Road Trips, Eastern Philosophy, and College Admissions
“We’re in the Twilight Zone!” My mom, apparently, was less excited about Mandatory Metallica at nine pm on the rural Massachusetts radio station than the seventeen-year-old version of me was. In truth, the Twilight Zone was less about aggressive alternative rock than it was about the windy mountain road and opaque blackness surrounding us. The map had said that Williamstown, Massachusetts was only thirty or so miles away, but we’d been on the road for forty-five minutes with no conception of getting closer to our destination.
That was in 1998, the summer before my senior year of high school, as my mom accompanied me on the drive from northern Wisconsin to the east coast and back, with stopping points at Northwestern University, Grove City College, Princeton University, Columbia University, and Williams College for tours, info sessions, and on-campus interviews, back when essentially all interviews were conducted on campus. While the trip was defining for my college choices—I officially fell in love with Northwestern, while Columbia and Grove City found themselves discarded—it stands out in my memory because it was a ten-day road trip with just my mom.
My mom and I have a long history of road trips. Countless trips to the Miller Hill Mall in Duluth, Minnesota dot my childhood memories, and following our epic haul to Massachusetts and back, my mom and I have been intentional about trying to find time alone in the car. We both have a penchant for talking about ideas and feelings, and really resonate when discussing our mutual value systems, life experiences, and future goals.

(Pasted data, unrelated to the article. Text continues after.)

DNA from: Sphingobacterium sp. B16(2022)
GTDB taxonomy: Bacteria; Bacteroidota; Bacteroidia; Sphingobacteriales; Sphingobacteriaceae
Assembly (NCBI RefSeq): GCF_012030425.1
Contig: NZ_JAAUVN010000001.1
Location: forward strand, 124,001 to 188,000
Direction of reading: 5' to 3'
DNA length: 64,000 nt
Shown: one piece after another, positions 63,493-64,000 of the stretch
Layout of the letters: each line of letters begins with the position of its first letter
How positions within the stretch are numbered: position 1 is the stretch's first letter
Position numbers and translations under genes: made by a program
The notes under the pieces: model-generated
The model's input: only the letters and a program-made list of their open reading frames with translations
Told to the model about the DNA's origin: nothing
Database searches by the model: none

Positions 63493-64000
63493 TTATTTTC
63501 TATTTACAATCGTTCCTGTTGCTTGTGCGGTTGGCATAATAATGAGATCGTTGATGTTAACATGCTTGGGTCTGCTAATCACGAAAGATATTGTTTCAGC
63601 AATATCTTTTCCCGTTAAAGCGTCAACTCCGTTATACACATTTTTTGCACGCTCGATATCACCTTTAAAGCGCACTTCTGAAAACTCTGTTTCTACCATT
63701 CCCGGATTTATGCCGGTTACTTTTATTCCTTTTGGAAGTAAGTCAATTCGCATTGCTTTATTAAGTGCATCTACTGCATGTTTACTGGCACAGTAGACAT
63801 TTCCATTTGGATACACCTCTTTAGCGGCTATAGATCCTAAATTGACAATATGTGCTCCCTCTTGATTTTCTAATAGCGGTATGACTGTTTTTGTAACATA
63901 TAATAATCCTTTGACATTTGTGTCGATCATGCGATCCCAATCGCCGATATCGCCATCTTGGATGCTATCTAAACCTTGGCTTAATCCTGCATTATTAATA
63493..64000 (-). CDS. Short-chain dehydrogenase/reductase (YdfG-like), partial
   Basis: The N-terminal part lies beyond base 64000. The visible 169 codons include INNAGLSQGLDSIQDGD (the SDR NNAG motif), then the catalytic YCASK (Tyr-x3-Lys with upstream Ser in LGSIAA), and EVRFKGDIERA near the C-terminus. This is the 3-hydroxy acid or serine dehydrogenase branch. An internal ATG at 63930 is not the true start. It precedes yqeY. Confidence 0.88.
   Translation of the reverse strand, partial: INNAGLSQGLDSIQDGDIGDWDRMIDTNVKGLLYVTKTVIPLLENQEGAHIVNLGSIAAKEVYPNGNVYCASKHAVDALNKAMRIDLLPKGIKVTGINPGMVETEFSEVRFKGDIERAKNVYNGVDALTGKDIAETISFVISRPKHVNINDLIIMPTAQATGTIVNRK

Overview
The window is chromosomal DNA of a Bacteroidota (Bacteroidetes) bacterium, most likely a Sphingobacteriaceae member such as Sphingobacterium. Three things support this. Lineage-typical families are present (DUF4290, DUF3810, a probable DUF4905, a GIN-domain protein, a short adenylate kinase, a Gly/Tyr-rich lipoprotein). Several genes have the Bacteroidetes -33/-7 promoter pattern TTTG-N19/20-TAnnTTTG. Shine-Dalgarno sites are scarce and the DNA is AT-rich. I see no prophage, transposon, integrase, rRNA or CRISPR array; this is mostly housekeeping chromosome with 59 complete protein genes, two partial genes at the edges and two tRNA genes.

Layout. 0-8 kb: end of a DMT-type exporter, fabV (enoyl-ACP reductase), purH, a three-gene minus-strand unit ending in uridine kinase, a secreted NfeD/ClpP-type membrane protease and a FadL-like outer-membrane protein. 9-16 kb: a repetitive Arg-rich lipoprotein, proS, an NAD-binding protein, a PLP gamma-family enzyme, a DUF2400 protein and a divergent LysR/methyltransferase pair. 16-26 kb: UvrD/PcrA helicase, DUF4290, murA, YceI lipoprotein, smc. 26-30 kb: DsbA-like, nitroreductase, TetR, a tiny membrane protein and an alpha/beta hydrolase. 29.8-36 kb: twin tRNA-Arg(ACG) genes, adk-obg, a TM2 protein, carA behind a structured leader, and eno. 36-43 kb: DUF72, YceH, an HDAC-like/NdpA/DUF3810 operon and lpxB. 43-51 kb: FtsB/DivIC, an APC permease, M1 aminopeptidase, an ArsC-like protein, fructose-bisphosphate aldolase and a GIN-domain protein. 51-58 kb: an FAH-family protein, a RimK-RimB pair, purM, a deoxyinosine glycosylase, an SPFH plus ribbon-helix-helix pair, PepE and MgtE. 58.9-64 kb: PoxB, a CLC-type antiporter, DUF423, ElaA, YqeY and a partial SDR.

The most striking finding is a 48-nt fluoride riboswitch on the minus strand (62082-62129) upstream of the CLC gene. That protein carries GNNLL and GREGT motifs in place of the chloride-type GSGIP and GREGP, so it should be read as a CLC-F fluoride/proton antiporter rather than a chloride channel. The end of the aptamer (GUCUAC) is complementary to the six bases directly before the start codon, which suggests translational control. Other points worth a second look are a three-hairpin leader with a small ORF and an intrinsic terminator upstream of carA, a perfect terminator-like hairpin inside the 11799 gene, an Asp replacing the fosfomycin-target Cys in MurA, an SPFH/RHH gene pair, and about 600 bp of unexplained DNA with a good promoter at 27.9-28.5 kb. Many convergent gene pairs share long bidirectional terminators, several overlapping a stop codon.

So when my family was planning how we would complete our move from California to Minnesota, I put together a plan that included my mom joining me on the thirty-some hour drive across a good part of the U.S. For the trip, we purchased Great Minds of the Eastern Intellectual Tradition, a Great Course taught by Grant Hardy of UNC Asheville, to be our conversation driver. I had a lot of background in the study of Eastern religion and philosophy throughout my education, but surprisingly little exposure to Taoism and Confucianism. The more I listened, the more I saw an interesting blend of these two philosophies undergirding a strong college preparatory plan.
Confucianism is obvious. Structure, order, activity. Discern goals and accomplish them. I’d say that most ambitious high school students, regardless of background, take a Confucian approach to building up their profile to become more attractive to college admissions officers.
But what struck me was the value of a Taoist perspective on college admissions. I plan to write more about this in future posts, but one quote stands out in my memory. I can’t remember who said it, but it was in a series of statements that offered caricatures of the diverse schools of thought emerging in the Warring States period in China. To describe Taoism, it was said that “the Taoists do nothing and accomplish everything.”
The Taoists do nothing and accomplish everything.
Now, I’m not saying that literally doing nothing is the key to competitive college admissions. It’s quite the opposite. However, the pure Confucian approach will always leave an applicant wanting. Wanting for depth, specificity, purpose, and most of all, authenticity. The Taoist approach to living is more organic. It involves patience and waiting for the natural path to emerge. To me, that “natural path” is the authentic pursuit that is truly and uniquely fulfilling to an individual. It’s that passion for journalism and politics that drives a student to write pieces that ultimately make their way into major publications, earning the student a trip to join a UN delegation. It’s that impossible-to-fake love of jazz that leads a student to not only compose music, but also to buy, refurbish, and sell used saxophones, turning a $30,000 profit in just two years in high school.
Both of these are true stories, and both of these are examples of students who did not flood their resumes with any activity that might bring a boost. They intentionally pursued their organic path.
And both were extraordinarily successful in admissions.